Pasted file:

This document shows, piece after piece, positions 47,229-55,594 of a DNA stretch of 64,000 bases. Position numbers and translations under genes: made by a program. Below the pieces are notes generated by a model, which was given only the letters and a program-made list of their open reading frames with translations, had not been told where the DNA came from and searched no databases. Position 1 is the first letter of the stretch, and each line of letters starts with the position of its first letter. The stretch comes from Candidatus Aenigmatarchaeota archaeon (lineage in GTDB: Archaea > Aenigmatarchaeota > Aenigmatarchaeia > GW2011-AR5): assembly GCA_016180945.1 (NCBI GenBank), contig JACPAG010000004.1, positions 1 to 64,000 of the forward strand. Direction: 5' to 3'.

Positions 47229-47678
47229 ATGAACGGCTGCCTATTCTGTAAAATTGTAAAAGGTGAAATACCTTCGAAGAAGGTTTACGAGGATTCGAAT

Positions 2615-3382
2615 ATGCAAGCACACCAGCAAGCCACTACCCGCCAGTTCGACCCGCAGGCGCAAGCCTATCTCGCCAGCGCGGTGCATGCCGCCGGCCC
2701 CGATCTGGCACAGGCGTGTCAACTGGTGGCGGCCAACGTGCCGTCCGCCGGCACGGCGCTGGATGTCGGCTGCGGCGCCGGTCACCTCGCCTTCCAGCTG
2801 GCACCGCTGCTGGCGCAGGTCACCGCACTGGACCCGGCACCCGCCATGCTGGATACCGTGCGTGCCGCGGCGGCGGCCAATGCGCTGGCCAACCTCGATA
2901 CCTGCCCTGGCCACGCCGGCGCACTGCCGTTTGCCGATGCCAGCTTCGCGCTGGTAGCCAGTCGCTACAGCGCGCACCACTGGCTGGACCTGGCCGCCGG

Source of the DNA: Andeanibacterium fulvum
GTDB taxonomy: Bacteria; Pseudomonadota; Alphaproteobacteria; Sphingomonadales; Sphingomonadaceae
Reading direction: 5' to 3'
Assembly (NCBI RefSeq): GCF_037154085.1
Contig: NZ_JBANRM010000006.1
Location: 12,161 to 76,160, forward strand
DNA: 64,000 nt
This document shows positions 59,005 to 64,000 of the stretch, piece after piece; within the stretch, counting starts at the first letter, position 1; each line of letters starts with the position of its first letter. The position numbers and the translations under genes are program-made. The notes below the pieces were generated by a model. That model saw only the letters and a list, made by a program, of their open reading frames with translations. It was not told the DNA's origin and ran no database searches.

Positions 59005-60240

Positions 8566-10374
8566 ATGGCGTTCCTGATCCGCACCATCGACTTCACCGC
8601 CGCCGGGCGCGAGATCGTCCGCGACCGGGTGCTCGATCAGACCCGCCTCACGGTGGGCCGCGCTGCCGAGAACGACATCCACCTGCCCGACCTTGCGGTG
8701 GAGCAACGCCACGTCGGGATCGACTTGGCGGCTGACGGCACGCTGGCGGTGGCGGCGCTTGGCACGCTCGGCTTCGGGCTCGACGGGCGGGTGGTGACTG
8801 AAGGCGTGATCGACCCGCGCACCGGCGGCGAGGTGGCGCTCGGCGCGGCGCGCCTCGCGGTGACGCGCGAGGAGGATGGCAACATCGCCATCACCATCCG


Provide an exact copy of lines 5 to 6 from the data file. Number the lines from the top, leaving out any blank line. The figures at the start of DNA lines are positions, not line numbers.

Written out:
2615 ATGCAAGCACACCAGCAAGCCACTACCCGCCAGTTCGACCCGCAGGCGCAAGCCTATCTCGCCAGCGCGGTGCATGCCGCCGGCCC
2701 CGATCTGGCACAGGCGTGTCAACTGGTGGCGGCCAACGTGCCGTCCGCCGGCACGGCGCTGGATGTCGGCTGCGGCGCCGGTCACCTCGCCTTCCAGCTG